It is commonly known that Venice has a long history for glass production extending back through the Middle Ages. Even today, the city is still highly-renowned for its glass studios as any visitor to the city can attest. Her glass furnaces, centered on Murano, were well-known across Europe for refined and colorful creations in this material. Less well-known is that Venice was also an important artistic center in the Middle Ages for the carving of hardstones such as chalcedony, jasper and sardonyx. One of the hardstones favored by Venetian craftsmen was rock crystal. "Rock Crystal" is the name for clear, colorless quartz. The term, crystal, goes back to the ancient Greeks, who once thought that since the crystals came from high in the mountains, they might be ice frozen so deeply that it cannot melt ever again. While rock crystal is found all over the world, medieval Venetians extracted their rock crystal from the Italian Alps, probably removing it from deep inside caves. The material could then be carved, faceted and polished in a variety of forms including vessels, jewelry and crosses.
Surviving examples and inventories confirm the popularity of rock crystal crosses throughout Europe between the 12th to the 15th centuries. The rarity and preciousness of this hard stone, as well as its association with purity and light, made rock crystal especially desirable for use in altar furnishings. About 120 rock crystal crosses are known to survive today, and the majority of these are believed to have been carved in Venice, some it would seem for the export market or on specific commission. The Cleveland Museum of Art possesses one such cross. It stands about 27 inches in height and was made between 1280 and 1300, making it one of the earliest rock crystal crosses to survive. It consists of multiple pieces of rock crystal segments drilled through their centers and fastened together with a golden rod visible through the transparent stone. Where the pieces join, they are bound with decorative bands of enameled gold, creating a sumptuous object and illustrating why Venice was regarded as the pre-eminent center for crystal cutting in the Middle Ages. At some point in the cross's history, a figure of Christ may have hung crucified on it.
Byzantine artists maintained a tradition throughout the Middle Ages of working with rock crystal. The best collection of Byzantine hardstone liturgical vessels is today in the Treasury of San Marco in Venice, some of them booty from the Fourth Crusade in 1204. Through her political and commercial connections with the Byzantine world, Venetians likely adopted both Byzantine expertise and the taste for rock crystal objects. It is also possible that Byzantine craftsmen may have migrated to Venice from Constantinople and other cities in order to work there. Eventually, they could have taught their skills in crystal cutting to native Venetians. It is not known with certainty who commissioned the rock crystal cross now in the Cleveland Museum of Art. Though made in Venice, it is known to have passed through the royal treasury of Saxony. A long-standing tradition holds that it first belonged to Rudolph I of Bohemia in Prague (reigned 1273-1291). An inventory of the treasury of the Cathedral of St. Vitus in Prague, where Rudolph is buried, describes the presence there of three rock crystal crosses in 1334 and 1335. Perhaps one of these was the Cleveland cross. Such would attest to the refined taste of Rudolph's successor, the Holy Roman Emperor Charles IV (died 1378), who was also known for his love of polished hardstones imported from Venice.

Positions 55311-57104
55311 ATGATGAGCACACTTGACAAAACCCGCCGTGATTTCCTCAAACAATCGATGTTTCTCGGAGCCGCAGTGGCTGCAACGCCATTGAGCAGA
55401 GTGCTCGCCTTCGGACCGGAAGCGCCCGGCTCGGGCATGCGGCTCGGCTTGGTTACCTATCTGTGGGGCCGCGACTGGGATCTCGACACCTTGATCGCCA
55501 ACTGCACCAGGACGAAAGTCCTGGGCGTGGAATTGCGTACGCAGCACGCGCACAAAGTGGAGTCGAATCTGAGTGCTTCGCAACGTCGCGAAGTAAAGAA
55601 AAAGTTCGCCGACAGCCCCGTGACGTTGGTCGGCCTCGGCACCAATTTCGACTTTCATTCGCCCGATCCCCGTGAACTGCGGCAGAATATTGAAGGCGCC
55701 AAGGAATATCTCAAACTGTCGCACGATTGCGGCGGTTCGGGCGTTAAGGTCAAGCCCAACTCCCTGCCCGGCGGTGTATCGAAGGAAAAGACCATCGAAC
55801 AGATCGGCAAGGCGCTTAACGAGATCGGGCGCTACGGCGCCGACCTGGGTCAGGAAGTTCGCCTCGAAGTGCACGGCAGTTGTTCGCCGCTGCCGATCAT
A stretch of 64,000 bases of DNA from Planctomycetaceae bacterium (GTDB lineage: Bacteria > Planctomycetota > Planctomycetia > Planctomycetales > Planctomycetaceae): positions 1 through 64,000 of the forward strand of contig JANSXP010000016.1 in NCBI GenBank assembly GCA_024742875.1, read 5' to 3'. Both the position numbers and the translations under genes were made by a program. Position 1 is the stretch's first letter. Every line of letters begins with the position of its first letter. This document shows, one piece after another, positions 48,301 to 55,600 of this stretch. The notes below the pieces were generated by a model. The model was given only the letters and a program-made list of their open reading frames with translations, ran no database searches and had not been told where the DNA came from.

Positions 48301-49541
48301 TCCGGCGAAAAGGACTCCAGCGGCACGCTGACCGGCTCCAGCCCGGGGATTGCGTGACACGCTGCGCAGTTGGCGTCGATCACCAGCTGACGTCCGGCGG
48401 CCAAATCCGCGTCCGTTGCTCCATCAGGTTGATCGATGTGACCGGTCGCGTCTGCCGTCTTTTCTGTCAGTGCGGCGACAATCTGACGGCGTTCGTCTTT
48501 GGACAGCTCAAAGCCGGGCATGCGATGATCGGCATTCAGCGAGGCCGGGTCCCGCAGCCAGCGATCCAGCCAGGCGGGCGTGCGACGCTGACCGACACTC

Undoubtedly, the Cleveland cross, given its opulence, was intended for prominent display. It probably adorned an altar, possibly in a private chapel, and may have also been carried in ecclesiastical or royal processions. It would have sparkled in the presence of flickering candles and oil lamps and the sun may have penetrated the rock crystals at morning mass. For the viewer, this would have been readily perceived as a special and deluxe cross. Objects fashioned in rock crystal and other translucent hardstones could transcend their liturgical and ceremonial functions and induce deep meditative feelings of spirituality in the beholder. Gemstones, rock crystal, pearls, and cut glass were often used to embellish other liturgical objects for service on or near the altar including reliquaries, cruets and chalices. The translucence of gems and precious nature of hardstones was often associated with "clarity" and the emanation of divine nature. Hardstones were thus thought to bring the worshipper closer to God. They acquired a Christian mystical association during the Middle Ages. Rock crystal, in particular, was associated with the Virgin due to its purity and translucency.
We know little about the rock crystal cutters in Venice or even the location of their workshops or how they trained. The Venetian rock crystal cross now in Cleveland was intentionally opulent and would have been an expensive commission. Its presence on an altar would have expressed the high rank of its patron, his sublime taste, and would have functioned as a meditative source of deep spirituality. Venice's rock crystal carvers were regarded as the best in Europe before the Renaissance, and their products would have been sought by persons of high status, like Rudolph I. This beautiful cross still speaks to us after 700 years. It reminds us of the once special character of this elite material called rock crystal and the prominent role played by Venetian craftsmen in its history.
Rock crystal with enameled gold mounts
Italy, Venice, about 1280-1300
The Cleveland Museum of Art
Purchase from the J.H. Wade Fund 1927.169